HOUSTON, TX – The end of Bryan Sky-Eagle’s short stint as president of the Houston Professional Fire Fighters Association did not seem like a particularly fun time for the union.
Before Sky-Eagle resigned just 11 months into his three-year term as president in September 2014, the contract he’d negotiated with City Hall was rejected by a stunning 93 percent of his firefighters. Sky-Eagle sued the union’s umbrella organization, the International Association of Fire Fighters, without even his own union members’ approval to do so. He stopped reporting to work at Union Hall and refused to give back his union-issued truck.
Sky-Eagle even wiped the hard drive on his union computer before walking out the door. Union officials knew so little about their short-lived president’s negotiations with the city that they requested emails from City Hall just to see what Sky-Eagle was talking about with Mayor Annise Parker, then-City Attorney David Feldman and Parker’s chief policy officer, Janice Evans.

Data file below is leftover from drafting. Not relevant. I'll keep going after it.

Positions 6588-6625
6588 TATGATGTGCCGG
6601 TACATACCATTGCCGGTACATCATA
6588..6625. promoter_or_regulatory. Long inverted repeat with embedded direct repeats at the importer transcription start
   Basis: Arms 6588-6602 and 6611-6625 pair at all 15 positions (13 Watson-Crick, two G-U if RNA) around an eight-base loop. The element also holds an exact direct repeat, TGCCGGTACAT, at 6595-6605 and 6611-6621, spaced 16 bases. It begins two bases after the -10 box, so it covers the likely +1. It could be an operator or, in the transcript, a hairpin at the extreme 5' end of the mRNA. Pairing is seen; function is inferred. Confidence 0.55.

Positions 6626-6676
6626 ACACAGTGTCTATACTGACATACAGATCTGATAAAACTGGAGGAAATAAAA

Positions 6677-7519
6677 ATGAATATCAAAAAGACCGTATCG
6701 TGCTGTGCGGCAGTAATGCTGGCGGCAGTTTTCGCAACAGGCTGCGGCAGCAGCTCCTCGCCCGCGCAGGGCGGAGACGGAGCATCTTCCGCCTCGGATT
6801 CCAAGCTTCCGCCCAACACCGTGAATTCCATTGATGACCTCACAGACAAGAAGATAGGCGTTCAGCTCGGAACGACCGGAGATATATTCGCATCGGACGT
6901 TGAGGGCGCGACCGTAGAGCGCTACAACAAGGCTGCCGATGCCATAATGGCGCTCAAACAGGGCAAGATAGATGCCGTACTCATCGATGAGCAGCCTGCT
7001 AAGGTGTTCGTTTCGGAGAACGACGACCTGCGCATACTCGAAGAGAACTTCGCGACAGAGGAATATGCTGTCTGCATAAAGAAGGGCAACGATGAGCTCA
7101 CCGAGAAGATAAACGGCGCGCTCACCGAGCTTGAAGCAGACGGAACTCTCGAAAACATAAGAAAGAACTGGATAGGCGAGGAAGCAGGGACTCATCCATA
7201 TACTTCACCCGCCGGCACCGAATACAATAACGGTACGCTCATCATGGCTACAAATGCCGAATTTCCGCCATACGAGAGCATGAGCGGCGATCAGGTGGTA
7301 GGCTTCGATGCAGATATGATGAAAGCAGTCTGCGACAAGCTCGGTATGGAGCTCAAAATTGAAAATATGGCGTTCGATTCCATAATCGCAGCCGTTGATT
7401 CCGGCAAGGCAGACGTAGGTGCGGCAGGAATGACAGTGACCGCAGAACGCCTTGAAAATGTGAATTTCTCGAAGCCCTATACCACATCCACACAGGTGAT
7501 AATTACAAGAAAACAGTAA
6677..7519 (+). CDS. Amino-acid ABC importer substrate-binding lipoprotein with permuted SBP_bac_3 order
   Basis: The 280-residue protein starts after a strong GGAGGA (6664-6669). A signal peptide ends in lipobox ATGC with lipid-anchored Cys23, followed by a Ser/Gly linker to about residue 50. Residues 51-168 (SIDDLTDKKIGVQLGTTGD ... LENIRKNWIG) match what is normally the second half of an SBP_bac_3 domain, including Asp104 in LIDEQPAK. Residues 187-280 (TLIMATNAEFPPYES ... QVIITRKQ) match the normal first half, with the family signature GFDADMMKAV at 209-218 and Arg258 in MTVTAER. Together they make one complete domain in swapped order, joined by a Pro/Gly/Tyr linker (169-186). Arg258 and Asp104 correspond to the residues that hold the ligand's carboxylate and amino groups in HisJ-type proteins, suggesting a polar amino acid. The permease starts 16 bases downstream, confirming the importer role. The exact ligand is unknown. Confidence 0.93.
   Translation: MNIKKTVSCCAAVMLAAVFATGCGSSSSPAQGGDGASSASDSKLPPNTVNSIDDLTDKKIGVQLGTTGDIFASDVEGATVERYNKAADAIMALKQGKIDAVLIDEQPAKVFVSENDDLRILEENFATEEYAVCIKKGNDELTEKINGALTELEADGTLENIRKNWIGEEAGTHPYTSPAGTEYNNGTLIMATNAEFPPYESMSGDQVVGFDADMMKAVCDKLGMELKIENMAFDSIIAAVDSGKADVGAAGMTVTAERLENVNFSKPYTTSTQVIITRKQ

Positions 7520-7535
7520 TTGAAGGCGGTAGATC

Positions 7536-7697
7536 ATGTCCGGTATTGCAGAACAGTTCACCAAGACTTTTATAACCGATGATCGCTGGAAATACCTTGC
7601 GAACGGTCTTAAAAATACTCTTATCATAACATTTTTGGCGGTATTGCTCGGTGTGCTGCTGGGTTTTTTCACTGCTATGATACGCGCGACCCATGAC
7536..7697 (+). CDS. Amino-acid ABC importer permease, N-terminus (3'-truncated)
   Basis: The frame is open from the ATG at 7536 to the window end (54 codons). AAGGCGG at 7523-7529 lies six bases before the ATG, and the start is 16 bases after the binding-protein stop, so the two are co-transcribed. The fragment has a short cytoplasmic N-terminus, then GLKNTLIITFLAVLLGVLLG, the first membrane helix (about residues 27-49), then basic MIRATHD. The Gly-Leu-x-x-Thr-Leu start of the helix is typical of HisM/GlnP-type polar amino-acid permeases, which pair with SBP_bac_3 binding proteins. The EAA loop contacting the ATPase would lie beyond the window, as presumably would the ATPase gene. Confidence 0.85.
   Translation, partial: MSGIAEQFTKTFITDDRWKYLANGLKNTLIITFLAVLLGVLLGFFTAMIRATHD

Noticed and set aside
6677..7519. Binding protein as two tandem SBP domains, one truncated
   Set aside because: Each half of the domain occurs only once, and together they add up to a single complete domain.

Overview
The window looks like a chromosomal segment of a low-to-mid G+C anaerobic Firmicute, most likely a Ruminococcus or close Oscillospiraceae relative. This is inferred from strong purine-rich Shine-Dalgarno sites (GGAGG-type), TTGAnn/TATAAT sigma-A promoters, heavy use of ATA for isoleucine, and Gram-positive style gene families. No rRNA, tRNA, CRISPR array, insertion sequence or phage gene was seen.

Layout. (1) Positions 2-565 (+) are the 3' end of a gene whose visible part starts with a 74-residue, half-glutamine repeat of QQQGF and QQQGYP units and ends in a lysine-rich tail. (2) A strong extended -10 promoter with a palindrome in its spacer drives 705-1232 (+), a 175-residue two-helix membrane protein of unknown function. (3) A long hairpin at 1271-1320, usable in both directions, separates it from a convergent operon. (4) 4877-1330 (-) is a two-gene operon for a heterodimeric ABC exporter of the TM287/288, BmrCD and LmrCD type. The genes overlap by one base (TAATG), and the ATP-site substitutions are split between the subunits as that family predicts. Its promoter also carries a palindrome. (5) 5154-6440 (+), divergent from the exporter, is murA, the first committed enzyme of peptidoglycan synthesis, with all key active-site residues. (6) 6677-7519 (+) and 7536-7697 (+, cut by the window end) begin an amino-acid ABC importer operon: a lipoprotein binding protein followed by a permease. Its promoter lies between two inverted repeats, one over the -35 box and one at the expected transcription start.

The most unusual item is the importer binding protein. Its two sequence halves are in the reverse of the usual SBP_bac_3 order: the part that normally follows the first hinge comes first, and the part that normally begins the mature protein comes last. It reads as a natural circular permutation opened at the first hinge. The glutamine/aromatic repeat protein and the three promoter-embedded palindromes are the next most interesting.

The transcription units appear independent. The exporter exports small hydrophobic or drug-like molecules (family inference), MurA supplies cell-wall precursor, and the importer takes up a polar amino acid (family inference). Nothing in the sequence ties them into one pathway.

But perhaps the strangest detail about Sky-Eagle’s abrupt departure was his official reason for stepping down in the first place. “I’ve been warned to watch myself at night,” he told reporters at a press conference announcing his resignation. He spoke of “threatening emails” and threats of “imminent violence” coming from within his own union. In a letter to members explaining his reasons for resigning, Sky-Eagle blamed the “venomous actions, mental and physical, taken against me by those who call themselves my ‘brothers.’”
The city’s Office of Inspector General launched an investigation that ended in the suspension of at least four firefighters for violating both the Houston Fire Department’s code of conduct and the city’s social media policy for employees. One firefighter was even accused of violating a city policy aimed at preventing workplace violence.
And as of last week, three of those suspensions have been overturned, according to arbitrators’ reports provided to the Houston Press. Those reports, from independent arbitrators called in to hear the case when the firefighters appealed the punishments imposed by the city, show those “threats” against Sky-Eagle were little more than frustrated Facebook banter that the city took very seriously. The reports also underscore the city’s strict social media policy for employees that, as applied, may be an unconstitutional restriction of free speech.